This book is described as a psychological thriller but this is misleading; it should be described as a paranormal thriller.
The story is narrated from the perspective of two women, Adele and Louise. Louise, a single mother, meets David in a bar and flirts with him only to discover the next day that he is her new boss. She literally bumps into Adele, David’s wife, and the two become friends though Adele wants their friendship kept a secret because her husband “’can be a bit funny about mixing work life and home life.’” Things become even more complicated when Louise starts an affair with David, an affair which, of course, she wants to keep a secret from Adele.
It is obvious from the beginning that much is not as it seems. The relationship between David and Adele is strained; the reason for the tension is not revealed because David and Adele don’t really talk and David refuses to discuss his marriage with Louise. Gradually, however, the reader glimpses the truth behind the marriage, and as Adele’s past is exposed, it is clear that she is not Louise’s friend. Adele teaches Louise about lucid dreaming to help with her night terrors and the technique works but has unexpected effects.
Neither of the women is a sympathetic character. Adele is duplicitous and manipulative so she is unlikeable. Louise constantly makes illogical choices and behaves in morally reprehensible ways. Despite having been hurt when her ex-husband cheated on her, she puts another woman, a friend, in the same position to be hurt by a philandering husband? Her decisions could even potentially put her son in harm’s way, yet she seems incapable of stopping her foolish behaviour. She knows what she should do but doesn’t. I wanted to scream the Nike slogan at her!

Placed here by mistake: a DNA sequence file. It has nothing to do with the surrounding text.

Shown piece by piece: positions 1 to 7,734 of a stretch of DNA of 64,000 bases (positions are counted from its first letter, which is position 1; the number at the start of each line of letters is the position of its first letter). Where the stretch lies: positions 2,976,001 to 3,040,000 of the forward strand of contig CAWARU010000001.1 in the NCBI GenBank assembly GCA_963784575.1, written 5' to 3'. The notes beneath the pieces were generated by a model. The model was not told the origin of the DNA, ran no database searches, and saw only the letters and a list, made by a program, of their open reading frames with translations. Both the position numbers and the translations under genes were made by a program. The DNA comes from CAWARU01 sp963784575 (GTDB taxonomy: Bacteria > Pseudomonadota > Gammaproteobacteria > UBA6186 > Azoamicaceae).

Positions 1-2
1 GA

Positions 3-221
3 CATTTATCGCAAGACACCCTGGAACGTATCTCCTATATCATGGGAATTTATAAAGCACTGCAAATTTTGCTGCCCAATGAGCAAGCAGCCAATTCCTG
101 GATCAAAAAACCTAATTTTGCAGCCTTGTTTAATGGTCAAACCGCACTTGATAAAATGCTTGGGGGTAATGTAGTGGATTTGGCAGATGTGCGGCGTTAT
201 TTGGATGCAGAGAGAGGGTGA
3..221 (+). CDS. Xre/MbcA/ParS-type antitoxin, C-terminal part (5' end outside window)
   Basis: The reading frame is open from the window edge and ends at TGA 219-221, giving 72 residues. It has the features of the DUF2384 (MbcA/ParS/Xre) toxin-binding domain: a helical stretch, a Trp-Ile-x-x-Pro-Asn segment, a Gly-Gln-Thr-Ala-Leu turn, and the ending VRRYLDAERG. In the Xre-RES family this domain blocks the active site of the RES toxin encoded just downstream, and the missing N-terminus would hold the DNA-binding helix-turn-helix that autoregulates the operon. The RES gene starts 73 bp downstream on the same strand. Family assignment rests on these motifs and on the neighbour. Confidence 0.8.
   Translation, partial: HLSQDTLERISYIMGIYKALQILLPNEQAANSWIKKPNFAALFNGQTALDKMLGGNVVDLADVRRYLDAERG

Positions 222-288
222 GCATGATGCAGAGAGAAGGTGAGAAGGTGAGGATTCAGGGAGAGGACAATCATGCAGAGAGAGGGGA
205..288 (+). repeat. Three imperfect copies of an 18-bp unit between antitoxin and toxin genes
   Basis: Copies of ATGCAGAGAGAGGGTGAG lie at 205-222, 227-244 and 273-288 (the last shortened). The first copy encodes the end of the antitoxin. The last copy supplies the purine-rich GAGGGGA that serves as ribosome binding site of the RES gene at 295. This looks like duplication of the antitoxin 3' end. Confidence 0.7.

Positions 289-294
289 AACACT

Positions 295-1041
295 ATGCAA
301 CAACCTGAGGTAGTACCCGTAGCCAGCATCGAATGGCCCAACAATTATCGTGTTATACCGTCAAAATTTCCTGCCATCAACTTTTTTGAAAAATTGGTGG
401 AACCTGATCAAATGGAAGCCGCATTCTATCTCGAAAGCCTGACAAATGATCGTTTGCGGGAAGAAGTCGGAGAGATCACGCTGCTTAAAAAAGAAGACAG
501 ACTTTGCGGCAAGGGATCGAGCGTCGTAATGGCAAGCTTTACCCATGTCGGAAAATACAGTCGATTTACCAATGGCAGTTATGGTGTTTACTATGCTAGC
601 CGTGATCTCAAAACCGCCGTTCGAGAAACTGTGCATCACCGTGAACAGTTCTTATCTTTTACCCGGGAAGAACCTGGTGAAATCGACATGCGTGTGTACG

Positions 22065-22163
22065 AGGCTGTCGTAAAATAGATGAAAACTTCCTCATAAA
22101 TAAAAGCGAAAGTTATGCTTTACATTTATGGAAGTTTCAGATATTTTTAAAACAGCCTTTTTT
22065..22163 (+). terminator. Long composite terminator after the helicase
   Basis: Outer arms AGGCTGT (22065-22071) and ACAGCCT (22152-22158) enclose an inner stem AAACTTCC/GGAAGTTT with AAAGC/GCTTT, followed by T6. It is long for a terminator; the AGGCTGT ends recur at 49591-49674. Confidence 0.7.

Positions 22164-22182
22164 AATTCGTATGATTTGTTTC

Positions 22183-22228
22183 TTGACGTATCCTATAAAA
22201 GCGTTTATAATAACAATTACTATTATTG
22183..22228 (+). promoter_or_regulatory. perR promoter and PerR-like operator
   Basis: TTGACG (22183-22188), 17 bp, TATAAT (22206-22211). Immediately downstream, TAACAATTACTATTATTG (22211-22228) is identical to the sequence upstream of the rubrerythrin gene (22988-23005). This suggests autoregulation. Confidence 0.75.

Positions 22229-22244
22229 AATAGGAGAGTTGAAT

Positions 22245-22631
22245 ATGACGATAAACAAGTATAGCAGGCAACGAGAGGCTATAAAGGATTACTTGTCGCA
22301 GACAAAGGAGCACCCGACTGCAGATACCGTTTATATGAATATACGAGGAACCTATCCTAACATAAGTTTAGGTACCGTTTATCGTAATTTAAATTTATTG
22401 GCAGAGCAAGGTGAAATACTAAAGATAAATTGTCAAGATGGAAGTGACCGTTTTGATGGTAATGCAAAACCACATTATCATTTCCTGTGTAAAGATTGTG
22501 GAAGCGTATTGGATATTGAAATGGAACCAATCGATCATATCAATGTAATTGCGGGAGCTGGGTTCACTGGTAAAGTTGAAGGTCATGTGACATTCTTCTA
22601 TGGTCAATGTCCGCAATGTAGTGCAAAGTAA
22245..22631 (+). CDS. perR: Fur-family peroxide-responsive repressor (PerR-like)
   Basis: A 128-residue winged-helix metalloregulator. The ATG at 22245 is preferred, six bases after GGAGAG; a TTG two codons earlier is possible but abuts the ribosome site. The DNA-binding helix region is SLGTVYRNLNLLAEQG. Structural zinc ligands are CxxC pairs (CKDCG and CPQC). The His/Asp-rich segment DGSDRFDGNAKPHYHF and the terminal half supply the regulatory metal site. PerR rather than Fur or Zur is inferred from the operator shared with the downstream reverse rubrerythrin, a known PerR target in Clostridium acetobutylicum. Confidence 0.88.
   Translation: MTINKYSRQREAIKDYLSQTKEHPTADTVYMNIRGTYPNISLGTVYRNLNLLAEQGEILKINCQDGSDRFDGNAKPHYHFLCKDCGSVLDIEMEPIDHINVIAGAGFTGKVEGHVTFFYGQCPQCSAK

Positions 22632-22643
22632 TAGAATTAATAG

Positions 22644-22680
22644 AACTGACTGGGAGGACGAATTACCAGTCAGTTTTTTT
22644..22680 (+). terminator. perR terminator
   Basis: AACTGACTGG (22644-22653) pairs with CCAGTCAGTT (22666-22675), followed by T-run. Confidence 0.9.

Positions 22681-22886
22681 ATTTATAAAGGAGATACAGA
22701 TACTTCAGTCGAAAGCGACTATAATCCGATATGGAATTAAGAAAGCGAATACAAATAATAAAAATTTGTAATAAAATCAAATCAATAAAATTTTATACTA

Adele has a plan, but it is amazing how well her plan falls into place. Though her plan requires people to behave a certain way and for interactions between people to proceed in a specific way, not once does she suffer any setbacks? David is the psychiatrist but Adele is the one who understands people so well that she knows exactly how they will behave? Given the ending, Adele’s astuteness is even less plausible. And let’s ignore the fact that there is no scientific evidence of astral projection.
Yes, that ending. Many readers have praised the ending because it is one that no one would ever guess – as if that were a good thing. I enjoy plot twists but the ending is ludicrous and outlandish. Too much information is withheld so the author cheats. One could argue that the title and statements like “We can never see who someone really is underneath the skin” are clues but these are so ambiguous as to be laughable.
At first, I enjoyed the book but as it increasingly required more and more suspension of disbelief, I became impatient with its outrageousness. If the book had been properly described as containing paranormal elements, I would not have chosen to read it. So the entire book is a cheat; because descriptions of the book omit reference to a key element, the reader is manipulated as much as Adele manipulates Louise.